It was cooked in the 17th century by German colonists who settled in Pennsylvania.
Well, Pennsylvania is New York’s neighbour, and, like all good neighbours, the folks there shared the recipe with the folks in New York.
College Point, a town in the borough of Queens, New York, was home to Irish and German families in the 1950s.
I don’t know if Ma learned the recipe for scrapple from a German neighbour or a co-worker at Lily Tulip, but learn it she did.
And of course she gave it her own touches.
The original Scrapple recipe was a way to use up pork scraps (including head, brains, heart, liver and skin) which were boiled with the bones.
After discarding the bones, the bits of meat were then simmered with cornmeal, wheat or buckwheat flour, onions, and spices like sage and thyme.
Okay… that was the original recipe.
Ma found that the holidays usually left her with turkey, rather than pork, carcasses.
Being Ma, she wasn’t about to let those bits and bones go to waste.
So she made turkey scrapple.
The holidays are coming up.
Why not file this recipe in your holiday survival file?
If your large pot and its lid are oven proof, place it, covered, in a 350º F oven for 2 hours to simmer the carcass.
Don’t have a food processor? A blender - or sharp knives - will do.
If, while it’s baking, some of the crust sticks to the side of the pot, scrape and stir the bits back into the scrapple.
You can coat the slices with flour before frying to make it crustier.
Scrape the bits of meat off the bones
Place in a large pot
Turkey bones, wings, scraped bits and skin
5 cups water
Simmer for 2 hours.
Drain the broth into a measuring cup.
You want to have 4 Cups of liquid (you can top it off with water).
Discard the skin and bones.
Place the turkey in a food processor and grind - you want to have 4 Cups of meat.
Grease well a small roaster or Dutch oven
Preheat oven 350º F
In a large bowl combine
1 Cup cornmeal
1/4 Cup flour
2 teaspoons salt
1 teaspoon pepper
1 teaspoon sage or thyme (or a mixture)
the ground turkey meat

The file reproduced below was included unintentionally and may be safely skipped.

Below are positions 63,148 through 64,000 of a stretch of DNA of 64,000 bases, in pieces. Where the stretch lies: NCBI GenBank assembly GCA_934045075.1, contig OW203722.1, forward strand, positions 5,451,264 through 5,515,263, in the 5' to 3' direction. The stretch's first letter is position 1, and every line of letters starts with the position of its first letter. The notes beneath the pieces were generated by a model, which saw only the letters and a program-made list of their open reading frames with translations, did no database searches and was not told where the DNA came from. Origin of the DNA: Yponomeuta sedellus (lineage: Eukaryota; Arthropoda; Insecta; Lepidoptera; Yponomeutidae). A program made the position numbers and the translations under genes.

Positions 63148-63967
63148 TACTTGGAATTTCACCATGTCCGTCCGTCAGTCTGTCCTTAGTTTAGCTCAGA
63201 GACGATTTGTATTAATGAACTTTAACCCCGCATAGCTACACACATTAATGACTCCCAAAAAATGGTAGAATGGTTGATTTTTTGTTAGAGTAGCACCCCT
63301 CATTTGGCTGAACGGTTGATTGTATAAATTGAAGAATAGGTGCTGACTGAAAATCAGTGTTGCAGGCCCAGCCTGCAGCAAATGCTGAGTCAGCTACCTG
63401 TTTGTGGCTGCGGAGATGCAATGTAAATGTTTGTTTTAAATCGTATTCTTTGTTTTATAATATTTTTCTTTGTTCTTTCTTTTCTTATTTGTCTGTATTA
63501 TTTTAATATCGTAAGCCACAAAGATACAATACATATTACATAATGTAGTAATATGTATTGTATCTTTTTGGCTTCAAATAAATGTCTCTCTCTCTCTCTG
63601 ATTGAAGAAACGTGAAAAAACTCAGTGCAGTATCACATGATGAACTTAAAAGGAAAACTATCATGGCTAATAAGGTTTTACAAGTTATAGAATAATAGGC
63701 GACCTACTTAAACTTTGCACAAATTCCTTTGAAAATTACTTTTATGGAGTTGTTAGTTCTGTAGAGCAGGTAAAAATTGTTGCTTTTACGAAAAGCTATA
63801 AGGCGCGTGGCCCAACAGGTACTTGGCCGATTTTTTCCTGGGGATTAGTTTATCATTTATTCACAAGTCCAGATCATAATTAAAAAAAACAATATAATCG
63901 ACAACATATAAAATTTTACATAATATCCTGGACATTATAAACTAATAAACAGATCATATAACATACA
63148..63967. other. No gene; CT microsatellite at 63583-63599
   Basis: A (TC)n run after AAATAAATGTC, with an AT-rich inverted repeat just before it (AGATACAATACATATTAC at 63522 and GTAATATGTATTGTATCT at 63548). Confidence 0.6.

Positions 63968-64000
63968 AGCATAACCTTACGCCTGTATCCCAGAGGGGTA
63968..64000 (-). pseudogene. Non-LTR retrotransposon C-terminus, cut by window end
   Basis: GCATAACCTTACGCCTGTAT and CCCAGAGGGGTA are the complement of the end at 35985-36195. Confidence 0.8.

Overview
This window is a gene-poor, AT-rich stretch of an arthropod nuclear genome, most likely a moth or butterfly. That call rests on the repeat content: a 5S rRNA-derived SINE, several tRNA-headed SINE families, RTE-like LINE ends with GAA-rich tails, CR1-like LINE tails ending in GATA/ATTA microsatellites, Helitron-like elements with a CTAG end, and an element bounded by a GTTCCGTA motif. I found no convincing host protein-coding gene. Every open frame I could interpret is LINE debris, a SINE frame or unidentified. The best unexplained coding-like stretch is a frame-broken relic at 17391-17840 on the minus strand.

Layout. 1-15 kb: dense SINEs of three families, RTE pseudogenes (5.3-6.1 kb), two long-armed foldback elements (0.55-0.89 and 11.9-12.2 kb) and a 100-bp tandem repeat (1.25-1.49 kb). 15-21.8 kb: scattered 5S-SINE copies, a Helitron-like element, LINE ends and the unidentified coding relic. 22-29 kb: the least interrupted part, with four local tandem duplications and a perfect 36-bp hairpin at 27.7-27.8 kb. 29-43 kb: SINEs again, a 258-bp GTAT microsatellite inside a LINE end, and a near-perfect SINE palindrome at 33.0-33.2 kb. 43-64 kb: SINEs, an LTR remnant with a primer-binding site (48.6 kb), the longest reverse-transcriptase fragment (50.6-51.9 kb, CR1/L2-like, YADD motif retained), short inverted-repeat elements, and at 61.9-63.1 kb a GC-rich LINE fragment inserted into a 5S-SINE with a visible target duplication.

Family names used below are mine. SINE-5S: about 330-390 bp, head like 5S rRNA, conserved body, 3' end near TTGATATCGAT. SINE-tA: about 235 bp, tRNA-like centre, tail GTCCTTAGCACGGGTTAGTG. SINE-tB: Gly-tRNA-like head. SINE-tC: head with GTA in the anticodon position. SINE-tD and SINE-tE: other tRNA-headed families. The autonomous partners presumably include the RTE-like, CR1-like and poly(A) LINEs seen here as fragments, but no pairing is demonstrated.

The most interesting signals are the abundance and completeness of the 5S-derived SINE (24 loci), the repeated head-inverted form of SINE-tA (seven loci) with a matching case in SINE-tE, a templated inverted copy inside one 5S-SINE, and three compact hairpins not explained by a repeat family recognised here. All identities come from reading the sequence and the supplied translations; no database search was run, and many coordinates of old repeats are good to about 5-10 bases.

the broth / water mixture
Pour the mixture into the greased roaster or pot.
Bake for 2 hours, stirring occasionally.
Put the mixture into 2 loaf pans.
Cover with plastic wrap and place them in the refrigerator.
Slice into half inch thick slices and pan fry in butter or oil over medium heat until golden brown.
Serve with eggs and toast at breakfast with apple butter, ketchup, mustard, honey, jelly or maple syrup.
It’s also good served hot, as is.
About the sky next week, thanks to the folks at The Farmers' Almanac…
November 12-14 - About 45 minutes before sunrise, look to the east-southeast horizon to see an incredible planetary pairing: Jupiter and Venus will appear spectacularly close together, rising side by side on the morning of November 13th.
Make sure that your view is free of any tall obstructions such as buildings or trees. Both planets will appear quite low to the horizon, so you’ll need a nice “wide-open” view.
North Taurids Meteor Shower are expected to peak at this time, with the best viewing is from 12 - 2 a.m. local time; and good news— the sky will be nice and dark due to the tiny waning crescent Moon.
The Taurids are actually two annual meteor showers created by the comet Encke. They are named for constellation Taurus, where they are seen to come from in the sky (near the Pleiades). But they can be spotted anywhere (simply look up!).
November 14 – 15 - Look to the east, one hour before sunrise, to see the tiny sliver of a waning crescent Moon paired up with the planet Mars. On the 14th, the Moon is above Mars; on the 15th, it is below it. Closer to the horizon you will find Jupiter and Venus.
November 17 -18 - The Leonids Meteor Showers peak. Best viewing time is between midnight and 5:30 a.m. local time. This meteor shower, named for the constellation Leo, is typically one of the more exciting showers of the year, producing an average of 20-30 meteors per hour. And it should be nice and dark this year as the Moon is in the new (dark) phase.